NJ pension seeks more fee disclosures

Tom Byrne, the new chairman of the New Jersey State Investment Council, hopes to increase the public’s access to information on private equity fees.

Following his induction as head of the New Jersey State Investment Council last week, Tom Byrne has spoken out in favor of offering the public more information on private equity fees paid by the pension.

Byrne, who also runs asset management firm Byrne Asset Management, is committed to becoming “more granular” in the pension’s reporting, a decision he said he arrived at after looking through prior annual reports. “I want to take the next step and break down fees as much as makes sense so that people can understand why certain costs are incurred,” said Byrne in a call with pfm.

The comments highlight a growing tension between GPs, who argue fees should be kept confidential on competition grounds, and public pension plans, who are under pressure from transparency advocates that want seven-figure fee receipts to be part of the public domain.  

Currently, New Jersey publishes an annual report after the end of its fiscal year each June, which contains fee information for every asset class, including a total for “private equity fund management and other fees.” Bryne, however, would like this information to be more specific, breaking down fees paid in management costs and carried interest and publishing fee information on a more frequent basis, “as often as necessary.”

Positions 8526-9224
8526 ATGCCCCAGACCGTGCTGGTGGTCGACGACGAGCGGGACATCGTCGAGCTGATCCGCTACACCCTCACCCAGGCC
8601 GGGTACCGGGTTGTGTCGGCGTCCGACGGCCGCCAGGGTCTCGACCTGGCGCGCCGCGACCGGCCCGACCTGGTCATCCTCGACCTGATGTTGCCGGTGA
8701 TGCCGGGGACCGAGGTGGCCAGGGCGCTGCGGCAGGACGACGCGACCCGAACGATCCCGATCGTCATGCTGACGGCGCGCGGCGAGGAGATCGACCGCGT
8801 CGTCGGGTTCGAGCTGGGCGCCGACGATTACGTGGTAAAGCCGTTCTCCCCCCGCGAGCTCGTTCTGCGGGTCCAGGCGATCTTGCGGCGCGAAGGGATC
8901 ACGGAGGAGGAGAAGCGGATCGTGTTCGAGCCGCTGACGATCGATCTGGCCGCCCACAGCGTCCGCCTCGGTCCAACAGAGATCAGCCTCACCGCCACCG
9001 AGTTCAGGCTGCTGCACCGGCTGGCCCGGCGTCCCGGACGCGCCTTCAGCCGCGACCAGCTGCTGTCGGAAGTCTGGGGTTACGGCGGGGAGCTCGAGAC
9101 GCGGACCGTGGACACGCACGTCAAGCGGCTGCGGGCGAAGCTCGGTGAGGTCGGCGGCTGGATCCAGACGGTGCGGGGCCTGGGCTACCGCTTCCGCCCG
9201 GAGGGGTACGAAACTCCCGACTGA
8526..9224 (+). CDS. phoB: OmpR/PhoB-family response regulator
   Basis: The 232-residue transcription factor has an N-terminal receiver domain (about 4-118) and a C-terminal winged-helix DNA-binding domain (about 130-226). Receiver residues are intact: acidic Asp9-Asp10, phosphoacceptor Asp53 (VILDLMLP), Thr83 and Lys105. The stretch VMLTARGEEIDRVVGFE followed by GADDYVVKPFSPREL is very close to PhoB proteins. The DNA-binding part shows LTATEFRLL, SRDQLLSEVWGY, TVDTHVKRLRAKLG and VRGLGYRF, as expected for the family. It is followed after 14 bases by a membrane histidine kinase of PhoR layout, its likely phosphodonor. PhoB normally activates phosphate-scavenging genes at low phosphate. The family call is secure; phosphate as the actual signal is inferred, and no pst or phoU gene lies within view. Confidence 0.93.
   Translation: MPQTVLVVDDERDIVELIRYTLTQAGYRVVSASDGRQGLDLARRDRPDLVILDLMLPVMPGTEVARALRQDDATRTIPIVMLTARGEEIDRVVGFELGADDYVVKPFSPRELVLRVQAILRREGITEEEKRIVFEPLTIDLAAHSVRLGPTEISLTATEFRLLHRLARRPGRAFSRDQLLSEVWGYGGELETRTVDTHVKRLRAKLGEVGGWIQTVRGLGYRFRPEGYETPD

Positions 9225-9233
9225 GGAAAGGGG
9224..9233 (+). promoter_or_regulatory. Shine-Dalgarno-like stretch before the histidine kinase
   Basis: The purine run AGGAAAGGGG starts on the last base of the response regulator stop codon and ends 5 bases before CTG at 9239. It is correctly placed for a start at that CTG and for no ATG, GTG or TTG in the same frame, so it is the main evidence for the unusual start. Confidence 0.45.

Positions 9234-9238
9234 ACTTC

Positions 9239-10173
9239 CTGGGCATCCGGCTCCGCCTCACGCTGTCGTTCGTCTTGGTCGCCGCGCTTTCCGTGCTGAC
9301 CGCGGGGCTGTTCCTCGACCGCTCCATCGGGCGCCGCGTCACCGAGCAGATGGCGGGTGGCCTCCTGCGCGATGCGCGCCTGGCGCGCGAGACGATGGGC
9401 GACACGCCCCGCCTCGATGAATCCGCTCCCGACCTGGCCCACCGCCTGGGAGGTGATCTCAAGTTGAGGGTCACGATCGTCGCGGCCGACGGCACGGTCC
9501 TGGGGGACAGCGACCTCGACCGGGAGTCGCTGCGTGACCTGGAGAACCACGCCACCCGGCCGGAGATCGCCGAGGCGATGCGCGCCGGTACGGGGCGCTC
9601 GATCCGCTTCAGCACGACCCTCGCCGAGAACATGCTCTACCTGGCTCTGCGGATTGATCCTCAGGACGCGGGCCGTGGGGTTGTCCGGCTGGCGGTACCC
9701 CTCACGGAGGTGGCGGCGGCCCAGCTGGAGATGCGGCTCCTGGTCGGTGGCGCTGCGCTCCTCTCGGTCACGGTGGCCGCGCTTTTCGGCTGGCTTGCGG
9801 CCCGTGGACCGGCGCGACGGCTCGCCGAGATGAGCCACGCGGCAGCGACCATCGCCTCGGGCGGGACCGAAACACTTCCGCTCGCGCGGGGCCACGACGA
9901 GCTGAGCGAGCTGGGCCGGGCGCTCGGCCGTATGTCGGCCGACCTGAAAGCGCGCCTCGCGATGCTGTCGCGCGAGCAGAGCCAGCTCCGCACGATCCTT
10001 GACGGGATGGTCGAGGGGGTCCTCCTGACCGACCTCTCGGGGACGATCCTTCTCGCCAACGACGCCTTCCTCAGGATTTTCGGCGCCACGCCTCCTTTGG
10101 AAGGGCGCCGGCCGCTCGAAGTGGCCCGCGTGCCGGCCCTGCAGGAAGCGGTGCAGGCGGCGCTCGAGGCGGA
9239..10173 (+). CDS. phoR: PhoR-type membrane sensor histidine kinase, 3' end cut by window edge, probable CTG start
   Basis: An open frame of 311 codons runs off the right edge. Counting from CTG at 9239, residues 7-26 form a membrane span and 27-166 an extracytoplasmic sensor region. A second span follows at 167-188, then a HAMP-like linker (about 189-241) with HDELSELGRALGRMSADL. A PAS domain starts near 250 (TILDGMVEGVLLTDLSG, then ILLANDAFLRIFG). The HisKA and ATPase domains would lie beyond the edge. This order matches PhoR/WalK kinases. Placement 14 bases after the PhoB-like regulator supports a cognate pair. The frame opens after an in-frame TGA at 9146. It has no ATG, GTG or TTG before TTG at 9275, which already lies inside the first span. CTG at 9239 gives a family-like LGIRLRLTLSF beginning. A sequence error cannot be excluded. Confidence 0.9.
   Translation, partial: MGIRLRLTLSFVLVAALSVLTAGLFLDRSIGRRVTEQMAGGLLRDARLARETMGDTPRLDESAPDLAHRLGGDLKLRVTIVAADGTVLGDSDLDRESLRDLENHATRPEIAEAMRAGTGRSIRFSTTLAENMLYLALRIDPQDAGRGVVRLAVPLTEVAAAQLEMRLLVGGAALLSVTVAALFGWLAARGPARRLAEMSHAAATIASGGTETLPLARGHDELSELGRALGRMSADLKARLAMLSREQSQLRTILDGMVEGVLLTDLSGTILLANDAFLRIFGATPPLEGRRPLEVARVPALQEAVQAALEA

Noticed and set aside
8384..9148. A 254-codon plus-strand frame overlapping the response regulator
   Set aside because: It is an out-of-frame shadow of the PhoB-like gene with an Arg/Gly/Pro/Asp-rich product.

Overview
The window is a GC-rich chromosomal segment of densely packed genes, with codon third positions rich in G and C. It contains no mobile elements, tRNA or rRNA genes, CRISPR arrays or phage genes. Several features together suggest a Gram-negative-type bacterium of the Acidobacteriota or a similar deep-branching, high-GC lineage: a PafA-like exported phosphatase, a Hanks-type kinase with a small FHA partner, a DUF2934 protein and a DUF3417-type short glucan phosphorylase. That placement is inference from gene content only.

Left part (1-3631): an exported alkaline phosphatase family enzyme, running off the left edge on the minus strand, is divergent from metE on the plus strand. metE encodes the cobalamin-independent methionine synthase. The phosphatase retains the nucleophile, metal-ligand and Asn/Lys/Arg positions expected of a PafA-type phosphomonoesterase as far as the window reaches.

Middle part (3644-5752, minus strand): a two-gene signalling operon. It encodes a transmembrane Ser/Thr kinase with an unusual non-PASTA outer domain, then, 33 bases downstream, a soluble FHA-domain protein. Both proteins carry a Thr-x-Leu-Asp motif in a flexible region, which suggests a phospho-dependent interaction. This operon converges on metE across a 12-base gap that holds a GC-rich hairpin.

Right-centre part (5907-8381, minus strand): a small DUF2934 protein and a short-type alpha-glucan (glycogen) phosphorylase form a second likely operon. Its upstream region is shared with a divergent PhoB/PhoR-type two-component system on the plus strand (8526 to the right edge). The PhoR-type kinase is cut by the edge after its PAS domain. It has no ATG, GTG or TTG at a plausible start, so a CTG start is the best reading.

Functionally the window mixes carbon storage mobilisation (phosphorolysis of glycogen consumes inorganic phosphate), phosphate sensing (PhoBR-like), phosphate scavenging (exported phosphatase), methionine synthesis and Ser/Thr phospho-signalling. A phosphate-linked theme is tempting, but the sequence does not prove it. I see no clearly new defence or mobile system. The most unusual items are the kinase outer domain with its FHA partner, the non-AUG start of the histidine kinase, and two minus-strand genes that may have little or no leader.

Similar to what other pension fund stewards have previously told pfm, Byrne said he has heard more from reporters requesting this level of detail rather than the actual pensioners themselves, but noted that if the media transmits the information accurately to the pensioners, they will be the ultimate beneficiaries.

“It’s their money. We want to put the information out there and they can do with it as they choose,” said Byrne.

Particularly, he hopes that further disclosures will help to clear up the stigma that carried interest (or incentive fees) has garnered in the public eye. “People should be more aware that incentive fees are a good thing, they mean that the firm has made a lot of money for us,” Byrne added.

The New Jersey State Investment Council oversees the New Jersey Division of Investment, one of the largest pensions in the US with approximately $79.7 billion in assets. The pension currently allocates 9.11 percent, or 7.26 billion, to private equity, with a 9.25 percent target allocation.